Consider three paths that begin at ${x}_{0}$ and end at ${x}_{2\tau}$ enclosing the spacetime region depicted below
Staring at the above picture, we want to understand the analogy:
For those who better understand the mathematics of the first line, this analogy is likely to help motivate the physics as we go down the ladder. For those who better understand the physics of the bottom line, it is hoped that this analogy will help to motivate the mathematics as we move up the ladder.
First, due to the symmetry of the diagram above, we can consider the simplified region
This diagram represents a very simple strict 2-category we will denote by ${P}^{2}({\mathbb{D}}^{2})$ with
John said (from n-Cafe):
Todd wrote:
Position, velocity, acceleration; Newton?
YES!!!
Each one is clearly obtained from the previous one in a systematic way, and Newton invented this way — differentiation!
But, he needed differentiation not for first derivatives, but for second derivatives. His grand discovery was this: the laws of motion become clear not when we try to explain an object’s position, nor when we try to explain its velocity, but only when we try to explain its acceleration!
So, just as Eilenberg and Mac Lane needed categories to define functors, and needed functors to define natural transformations, so they could make precise sense of cohomology theories being ‘naturally isomorphic’ …
… Newton needed position to define velocity, and velocity to define acceleration, so he could make precise sense of
There’s even a nice analogy between these two trios. An category is a place for an object to sit. A functor is a way of changing an object. A natural transformation changes a way of changing an object.
I haven’t quite figured out how to exploit this analogy. It’s interesting to note that an n-category internal to Vect is automatically a chain complex and is thus related to second derivatives by the formula
But somehow I should get natural transformations (chain homotopies) into the game.
Anyway, it might be a sign of genius for somebody to study a trio of concepts, each systematically derived from the previous one, where the third one is the charm.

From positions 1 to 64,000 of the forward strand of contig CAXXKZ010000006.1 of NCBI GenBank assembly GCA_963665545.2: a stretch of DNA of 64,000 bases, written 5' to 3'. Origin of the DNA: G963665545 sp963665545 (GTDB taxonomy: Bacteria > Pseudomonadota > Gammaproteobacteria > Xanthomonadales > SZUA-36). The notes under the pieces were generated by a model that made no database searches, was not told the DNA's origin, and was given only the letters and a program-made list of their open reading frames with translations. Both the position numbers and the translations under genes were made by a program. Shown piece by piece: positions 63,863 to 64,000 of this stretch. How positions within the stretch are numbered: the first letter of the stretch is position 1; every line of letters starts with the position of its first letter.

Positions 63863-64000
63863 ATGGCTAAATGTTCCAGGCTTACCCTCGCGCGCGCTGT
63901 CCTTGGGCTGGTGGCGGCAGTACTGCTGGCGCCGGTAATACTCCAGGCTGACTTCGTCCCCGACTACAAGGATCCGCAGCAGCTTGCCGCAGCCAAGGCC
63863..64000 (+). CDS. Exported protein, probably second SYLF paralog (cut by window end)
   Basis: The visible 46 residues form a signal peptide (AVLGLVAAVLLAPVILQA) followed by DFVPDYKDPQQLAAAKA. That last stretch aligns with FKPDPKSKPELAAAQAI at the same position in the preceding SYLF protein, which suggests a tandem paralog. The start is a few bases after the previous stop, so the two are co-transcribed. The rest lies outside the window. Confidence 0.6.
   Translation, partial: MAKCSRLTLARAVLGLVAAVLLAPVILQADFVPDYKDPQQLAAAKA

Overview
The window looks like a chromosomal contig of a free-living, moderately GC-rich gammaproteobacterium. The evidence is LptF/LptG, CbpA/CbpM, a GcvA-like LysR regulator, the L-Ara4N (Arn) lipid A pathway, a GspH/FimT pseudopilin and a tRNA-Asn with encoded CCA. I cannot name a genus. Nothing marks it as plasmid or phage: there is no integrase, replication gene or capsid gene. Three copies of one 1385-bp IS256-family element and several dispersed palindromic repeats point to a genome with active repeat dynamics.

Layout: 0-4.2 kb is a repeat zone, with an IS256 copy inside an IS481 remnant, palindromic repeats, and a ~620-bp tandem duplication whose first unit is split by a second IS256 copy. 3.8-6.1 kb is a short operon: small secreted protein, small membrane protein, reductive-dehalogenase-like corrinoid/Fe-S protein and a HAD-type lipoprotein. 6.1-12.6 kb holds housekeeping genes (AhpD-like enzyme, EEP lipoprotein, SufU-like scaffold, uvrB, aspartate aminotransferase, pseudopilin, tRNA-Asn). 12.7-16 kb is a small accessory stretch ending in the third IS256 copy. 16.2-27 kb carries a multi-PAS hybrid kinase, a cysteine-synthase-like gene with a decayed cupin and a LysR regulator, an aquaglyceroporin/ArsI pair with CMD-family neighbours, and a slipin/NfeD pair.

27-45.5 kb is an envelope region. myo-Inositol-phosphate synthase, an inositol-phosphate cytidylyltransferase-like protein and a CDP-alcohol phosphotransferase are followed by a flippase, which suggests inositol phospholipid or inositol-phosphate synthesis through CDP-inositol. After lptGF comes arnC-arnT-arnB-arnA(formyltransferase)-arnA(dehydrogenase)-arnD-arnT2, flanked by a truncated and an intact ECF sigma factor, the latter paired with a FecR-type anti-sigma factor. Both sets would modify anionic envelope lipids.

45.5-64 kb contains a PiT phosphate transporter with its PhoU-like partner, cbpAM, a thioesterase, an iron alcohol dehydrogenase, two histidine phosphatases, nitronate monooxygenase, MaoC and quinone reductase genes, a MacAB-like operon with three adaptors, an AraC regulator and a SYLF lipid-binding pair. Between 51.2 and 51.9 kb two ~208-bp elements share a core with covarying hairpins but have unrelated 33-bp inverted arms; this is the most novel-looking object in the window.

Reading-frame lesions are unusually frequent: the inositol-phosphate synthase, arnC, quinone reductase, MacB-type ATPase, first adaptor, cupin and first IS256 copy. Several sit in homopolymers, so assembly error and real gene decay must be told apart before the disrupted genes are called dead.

Urs said (from n-Cafe):
Let $G$ be a Lie group – and let’s concentrate here on $G=\mathbb{R}$ to get closest to the Newtonian example regarded as a 1-object groupoid $B\mathbb{R}$.
Functors from $B\mathbb{R}$ to itself and natural transformations between these arrange themselves into the smooth 2-groupoid $\mathrm{BE}(\mathbb{R})$.
To find the infinitesimal version of this triple gadget (object = position, morphism = functor, 2-morphism = natural transformation) we proceed the way one differentiates any Lie group: we map smooth 1- and 2-parameter paths into this:
So let ${P}^{2}({\mathbb{R}}^{2})$ be the strict 2-groupoid of smooth paths in the plane and consider smooth 2-functors
These 2-functors are in bijection with 1-forms $A$ on ${\mathbb{R}}^{2}$.
The way the equivalence works is precisely the Newtonian example:
Regarding the value of the functor $F$ on a path $\gamma $ in ${\mathbb{R}}^{2}$ as a trajectory in $\mathbb{R}$, $A$ gives the velocity of this trajectory with respect to “parameter time”. For instance if you think of the standard speed parameterized path $\gamma :t\mapsto (t,0)$ in ${\mathbb{R}}^{2}$ and write $A={A}_{t}\mathrm{dt}$, then ${A}_{t}=v$ is precisely the velocity of the trajectory.
And the value of the 2-functor $F$ on 2-morphisms then, i.e. its value in natural transformations of functors on $B\mathbb{R}$, is indeed given by the (“exterior”) acceleration $\mathrm{dA}$.
This example, incidentally, when we pass from $\mathbb{R}$ to more general groups and include linear representations, then also subsumes the first Trimblean triple as a “special case” of “category-functor-natural transformation”.
Urs then said (from n-Cafe):
Okay, let me try to find a setup in which this becomes very obvious.
First of all, the more obvious part of the analogy is
so let me start with that.